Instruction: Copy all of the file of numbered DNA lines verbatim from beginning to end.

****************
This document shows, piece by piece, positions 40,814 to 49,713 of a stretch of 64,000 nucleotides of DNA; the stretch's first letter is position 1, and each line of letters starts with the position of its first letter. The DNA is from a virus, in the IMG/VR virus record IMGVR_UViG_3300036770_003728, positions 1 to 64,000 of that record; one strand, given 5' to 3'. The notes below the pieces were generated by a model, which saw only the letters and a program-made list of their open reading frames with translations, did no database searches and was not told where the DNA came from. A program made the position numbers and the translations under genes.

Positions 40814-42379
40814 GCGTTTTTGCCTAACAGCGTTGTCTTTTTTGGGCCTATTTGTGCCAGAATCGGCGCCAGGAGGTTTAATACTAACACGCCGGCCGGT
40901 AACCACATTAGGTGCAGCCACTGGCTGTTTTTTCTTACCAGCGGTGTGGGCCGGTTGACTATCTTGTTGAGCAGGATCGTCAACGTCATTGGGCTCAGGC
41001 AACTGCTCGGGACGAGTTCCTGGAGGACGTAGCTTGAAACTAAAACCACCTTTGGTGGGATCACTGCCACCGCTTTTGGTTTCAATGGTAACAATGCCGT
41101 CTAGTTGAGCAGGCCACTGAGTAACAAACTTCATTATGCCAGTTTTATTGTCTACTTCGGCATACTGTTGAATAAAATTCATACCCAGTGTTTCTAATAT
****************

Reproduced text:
This document shows, piece by piece, positions 40,814 to 49,713 of a stretch of 64,000 nucleotides of DNA; the stretch's first letter is position 1, and each line of letters starts with the position of its first letter. The DNA is from a virus, in the IMG/VR virus record IMGVR_UViG_3300036770_003728, positions 1 to 64,000 of that record; one strand, given 5' to 3'. The notes below the pieces were generated by a model, which saw only the letters and a program-made list of their open reading frames with translations, did no database searches and was not told where the DNA came from. A program made the position numbers and the translations under genes.

Positions 40814-42379
40814 GCGTTTTTGCCTAACAGCGTTGTCTTTTTTGGGCCTATTTGTGCCAGAATCGGCGCCAGGAGGTTTAATACTAACACGCCGGCCGGT
40901 AACCACATTAGGTGCAGCCACTGGCTGTTTTTTCTTACCAGCGGTGTGGGCCGGTTGACTATCTTGTTGAGCAGGATCGTCAACGTCATTGGGCTCAGGC
41001 AACTGCTCGGGACGAGTTCCTGGAGGACGTAGCTTGAAACTAAAACCACCTTTGGTGGGATCACTGCCACCGCTTTTGGTTTCAATGGTAACAATGCCGT
41101 CTAGTTGAGCAGGCCACTGAGTAACAAACTTCATTATGCCAGTTTTATTGTCTACTTCGGCATACTGTTGAATAAAATTCATACCCAGTGTTTCTAATAT